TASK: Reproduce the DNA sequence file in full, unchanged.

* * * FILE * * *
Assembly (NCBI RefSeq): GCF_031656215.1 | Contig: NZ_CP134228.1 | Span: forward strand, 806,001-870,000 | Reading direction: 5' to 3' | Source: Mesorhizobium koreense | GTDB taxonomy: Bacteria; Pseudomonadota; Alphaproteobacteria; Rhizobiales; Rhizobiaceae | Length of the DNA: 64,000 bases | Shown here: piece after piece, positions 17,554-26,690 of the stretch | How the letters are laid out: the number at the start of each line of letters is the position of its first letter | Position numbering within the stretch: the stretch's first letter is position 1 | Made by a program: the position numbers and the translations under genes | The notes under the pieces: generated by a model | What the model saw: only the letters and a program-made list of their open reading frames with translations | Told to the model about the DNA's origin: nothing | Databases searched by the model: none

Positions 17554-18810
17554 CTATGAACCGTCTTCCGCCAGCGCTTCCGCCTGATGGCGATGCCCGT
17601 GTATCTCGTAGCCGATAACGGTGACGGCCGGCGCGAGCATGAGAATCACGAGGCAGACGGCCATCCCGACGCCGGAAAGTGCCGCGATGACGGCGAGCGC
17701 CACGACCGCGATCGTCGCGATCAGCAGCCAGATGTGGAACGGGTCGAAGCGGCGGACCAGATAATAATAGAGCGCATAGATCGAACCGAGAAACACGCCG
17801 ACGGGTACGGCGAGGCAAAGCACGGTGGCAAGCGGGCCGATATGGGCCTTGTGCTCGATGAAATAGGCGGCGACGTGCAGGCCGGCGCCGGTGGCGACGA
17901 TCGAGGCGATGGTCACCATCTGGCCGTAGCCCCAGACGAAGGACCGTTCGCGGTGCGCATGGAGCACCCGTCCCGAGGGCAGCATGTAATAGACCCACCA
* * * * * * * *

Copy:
Assembly (NCBI RefSeq): GCF_031656215.1 | Contig: NZ_CP134228.1 | Span: forward strand, 806,001-870,000 | Reading direction: 5' to 3' | Source: Mesorhizobium koreense | GTDB taxonomy: Bacteria; Pseudomonadota; Alphaproteobacteria; Rhizobiales; Rhizobiaceae | Length of the DNA: 64,000 bases | Shown here: piece after piece, positions 17,554-26,690 of the stretch | How the letters are laid out: the number at the start of each line of letters is the position of its first letter | Position numbering within the stretch: the stretch's first letter is position 1 | Made by a program: the position numbers and the translations under genes | The notes under the pieces: generated by a model | What the model saw: only the letters and a program-made list of their open reading frames with translations | Told to the model about the DNA's origin: nothing | Databases searched by the model: none

Positions 17554-18810
17554 CTATGAACCGTCTTCCGCCAGCGCTTCCGCCTGATGGCGATGCCCGT
17601 GTATCTCGTAGCCGATAACGGTGACGGCCGGCGCGAGCATGAGAATCACGAGGCAGACGGCCATCCCGACGCCGGAAAGTGCCGCGATGACGGCGAGCGC
17701 CACGACCGCGATCGTCGCGATCAGCAGCCAGATGTGGAACGGGTCGAAGCGGCGGACCAGATAATAATAGAGCGCATAGATCGAACCGAGAAACACGCCG
17801 ACGGGTACGGCGAGGCAAAGCACGGTGGCAAGCGGGCCGATATGGGCCTTGTGCTCGATGAAATAGGCGGCGACGTGCAGGCCGGCGCCGGTGGCGACGA
17901 TCGAGGCGATGGTCACCATCTGGCCGTAGCCCCAGACGAAGGACCGTTCGCGGTGCGCATGGAGCACCCGTCCCGAGGGCAGCATGTAATAGACCCACCA